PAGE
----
The Justice Department has sued to stop AT&T's $85 billion purchase of Time Warner, claiming it will use increased bargaining leverage to raise rivals' costs, limit competition and stifle innovation. AT&T has argued that prices would not necessarily go up, that it would have no reason to keep its content from competitors and that the acquisition is necessary for AT&T to compete with the likes of Facebook, Apple, Amazon, Netflix and Google.

One strategy document, introduced during the testimony of AT&T Vice President of Strategy and Business Development Timothy Gibson, said Comcast and NBC would have the option to "raise prices or withhold content" or withhold "specific rights" related to the content.

The document also said that, without the arbitration agreement, Comcast and NBC could "play hardball" and "threaten blackouts," and could "choose not to license online to some players and discriminate on price."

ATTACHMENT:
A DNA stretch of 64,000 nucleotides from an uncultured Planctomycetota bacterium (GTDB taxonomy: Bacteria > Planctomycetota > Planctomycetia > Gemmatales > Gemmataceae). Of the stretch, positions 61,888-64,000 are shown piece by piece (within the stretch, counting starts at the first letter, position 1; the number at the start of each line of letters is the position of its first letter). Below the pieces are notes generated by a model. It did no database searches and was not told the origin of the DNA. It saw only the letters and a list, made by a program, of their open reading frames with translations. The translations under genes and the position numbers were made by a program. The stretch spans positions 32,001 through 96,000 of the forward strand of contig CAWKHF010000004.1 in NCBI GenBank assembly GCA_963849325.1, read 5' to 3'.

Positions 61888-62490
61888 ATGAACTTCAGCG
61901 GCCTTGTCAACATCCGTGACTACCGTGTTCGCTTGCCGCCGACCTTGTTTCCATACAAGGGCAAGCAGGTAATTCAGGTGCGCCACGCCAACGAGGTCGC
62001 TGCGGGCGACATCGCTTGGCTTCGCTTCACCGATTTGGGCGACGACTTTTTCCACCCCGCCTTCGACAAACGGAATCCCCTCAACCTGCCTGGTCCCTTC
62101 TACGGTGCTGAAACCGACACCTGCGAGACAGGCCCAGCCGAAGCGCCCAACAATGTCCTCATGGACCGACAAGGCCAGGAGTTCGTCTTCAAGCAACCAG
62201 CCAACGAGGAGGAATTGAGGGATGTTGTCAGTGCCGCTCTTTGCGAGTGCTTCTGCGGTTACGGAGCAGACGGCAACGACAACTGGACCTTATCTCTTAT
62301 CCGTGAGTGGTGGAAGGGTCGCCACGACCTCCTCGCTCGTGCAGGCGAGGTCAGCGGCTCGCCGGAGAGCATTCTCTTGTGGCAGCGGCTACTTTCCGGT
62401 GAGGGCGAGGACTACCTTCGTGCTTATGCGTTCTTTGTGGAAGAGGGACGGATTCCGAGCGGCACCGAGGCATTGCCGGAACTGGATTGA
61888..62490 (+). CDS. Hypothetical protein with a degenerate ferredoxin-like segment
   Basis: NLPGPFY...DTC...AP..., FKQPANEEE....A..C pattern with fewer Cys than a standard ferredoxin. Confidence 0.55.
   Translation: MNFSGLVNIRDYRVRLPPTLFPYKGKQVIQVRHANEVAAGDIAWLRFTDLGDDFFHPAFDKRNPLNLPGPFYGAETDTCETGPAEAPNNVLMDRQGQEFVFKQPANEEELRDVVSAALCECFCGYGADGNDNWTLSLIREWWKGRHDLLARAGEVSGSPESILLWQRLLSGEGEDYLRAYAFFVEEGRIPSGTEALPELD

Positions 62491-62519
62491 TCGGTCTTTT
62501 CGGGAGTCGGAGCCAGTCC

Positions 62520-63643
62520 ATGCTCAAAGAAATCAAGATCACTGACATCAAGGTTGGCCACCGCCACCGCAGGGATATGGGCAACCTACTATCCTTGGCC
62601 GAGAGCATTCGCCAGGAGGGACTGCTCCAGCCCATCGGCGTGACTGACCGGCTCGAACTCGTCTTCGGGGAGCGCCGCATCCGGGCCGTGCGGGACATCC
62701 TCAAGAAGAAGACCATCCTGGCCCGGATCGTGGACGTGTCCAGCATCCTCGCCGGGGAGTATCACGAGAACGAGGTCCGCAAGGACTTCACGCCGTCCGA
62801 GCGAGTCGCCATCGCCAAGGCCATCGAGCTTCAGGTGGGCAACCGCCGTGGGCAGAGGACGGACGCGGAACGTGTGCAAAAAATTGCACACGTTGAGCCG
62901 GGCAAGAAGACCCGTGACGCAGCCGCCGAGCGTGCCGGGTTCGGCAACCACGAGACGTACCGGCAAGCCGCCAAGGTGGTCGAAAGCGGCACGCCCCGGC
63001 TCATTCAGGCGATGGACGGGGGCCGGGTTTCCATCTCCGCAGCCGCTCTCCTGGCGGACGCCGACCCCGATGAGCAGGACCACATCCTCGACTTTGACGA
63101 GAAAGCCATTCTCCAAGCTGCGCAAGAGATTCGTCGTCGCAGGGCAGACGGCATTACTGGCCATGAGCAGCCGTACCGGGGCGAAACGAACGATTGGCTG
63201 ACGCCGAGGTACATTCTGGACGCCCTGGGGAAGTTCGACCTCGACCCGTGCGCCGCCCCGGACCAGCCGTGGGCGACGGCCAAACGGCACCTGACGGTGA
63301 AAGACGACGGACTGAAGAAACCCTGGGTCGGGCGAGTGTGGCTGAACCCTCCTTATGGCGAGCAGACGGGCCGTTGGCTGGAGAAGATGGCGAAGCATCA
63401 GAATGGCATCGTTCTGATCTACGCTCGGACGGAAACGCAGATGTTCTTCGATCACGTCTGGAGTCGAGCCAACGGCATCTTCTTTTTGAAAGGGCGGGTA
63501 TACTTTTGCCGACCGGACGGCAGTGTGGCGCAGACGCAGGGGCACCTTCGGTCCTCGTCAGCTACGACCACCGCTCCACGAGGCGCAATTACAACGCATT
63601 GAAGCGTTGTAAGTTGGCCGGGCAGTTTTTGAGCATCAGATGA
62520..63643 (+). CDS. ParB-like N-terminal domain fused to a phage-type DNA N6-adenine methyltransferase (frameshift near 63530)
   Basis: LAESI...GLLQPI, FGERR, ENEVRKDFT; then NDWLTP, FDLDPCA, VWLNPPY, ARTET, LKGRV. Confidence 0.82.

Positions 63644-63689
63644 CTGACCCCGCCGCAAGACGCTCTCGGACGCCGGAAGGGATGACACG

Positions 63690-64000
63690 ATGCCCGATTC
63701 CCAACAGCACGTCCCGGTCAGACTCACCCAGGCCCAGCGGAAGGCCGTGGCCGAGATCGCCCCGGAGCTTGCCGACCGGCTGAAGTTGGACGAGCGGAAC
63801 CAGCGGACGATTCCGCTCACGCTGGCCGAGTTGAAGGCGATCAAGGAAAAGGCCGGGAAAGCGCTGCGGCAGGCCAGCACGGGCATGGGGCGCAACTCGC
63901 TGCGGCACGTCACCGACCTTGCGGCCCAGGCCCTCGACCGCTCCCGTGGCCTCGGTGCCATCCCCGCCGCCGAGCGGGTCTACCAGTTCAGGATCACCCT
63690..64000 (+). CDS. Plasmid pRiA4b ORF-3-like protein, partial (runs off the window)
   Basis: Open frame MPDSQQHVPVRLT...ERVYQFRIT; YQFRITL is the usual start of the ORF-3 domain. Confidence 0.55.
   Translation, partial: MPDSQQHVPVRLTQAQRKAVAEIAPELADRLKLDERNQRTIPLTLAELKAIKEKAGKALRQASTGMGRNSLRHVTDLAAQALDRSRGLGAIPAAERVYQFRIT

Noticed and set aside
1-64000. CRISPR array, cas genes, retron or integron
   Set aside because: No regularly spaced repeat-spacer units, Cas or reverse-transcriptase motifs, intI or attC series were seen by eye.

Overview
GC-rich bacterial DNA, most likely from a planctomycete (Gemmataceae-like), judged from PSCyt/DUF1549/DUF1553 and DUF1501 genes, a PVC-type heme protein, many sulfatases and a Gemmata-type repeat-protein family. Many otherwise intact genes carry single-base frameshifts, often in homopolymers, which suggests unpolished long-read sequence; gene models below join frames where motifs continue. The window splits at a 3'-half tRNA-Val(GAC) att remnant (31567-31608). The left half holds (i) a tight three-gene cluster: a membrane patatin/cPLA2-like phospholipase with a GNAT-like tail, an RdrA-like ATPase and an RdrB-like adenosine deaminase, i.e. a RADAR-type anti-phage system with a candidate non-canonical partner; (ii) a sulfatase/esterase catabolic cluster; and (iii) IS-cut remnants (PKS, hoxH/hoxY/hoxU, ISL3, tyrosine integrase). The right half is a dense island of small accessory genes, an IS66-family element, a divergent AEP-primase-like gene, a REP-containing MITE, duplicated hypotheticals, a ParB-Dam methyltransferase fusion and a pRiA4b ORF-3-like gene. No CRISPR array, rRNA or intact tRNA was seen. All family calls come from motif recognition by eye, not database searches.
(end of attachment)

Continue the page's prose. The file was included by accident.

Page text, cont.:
Gibson testified on cross examination by AT&T and Time Warner attorney Katrina Robson that the strategy document government attorneys read from was an early draft that was later reviewed by legal and regulatory experts who removed those portions.

"They changed dramatically," he said.

Gibson said the document specifically says that it's a "preliminary draft" and cited a label that indicated it was written with only the "strategy group's opinion." Leon asked Gibson if these types of documents with a disclaimer are common and created for internal use only, to which Gibson said they are.

Earlier, Justice Department attorney Eric Welsh asked AT&T executive Daniel York about the company's plans in 2016 to wait until the consent decrees in the Comcast case expired before moving forward with a deal with an unnamed programmer.

Welsh pointed to an email from 2016 in which York wrote that the consent decree conditions "keep the reins on [Comcast] at least philosophically."

After Welsh concluded questioning York, Delrahim flashed Welsh a thumbs-up.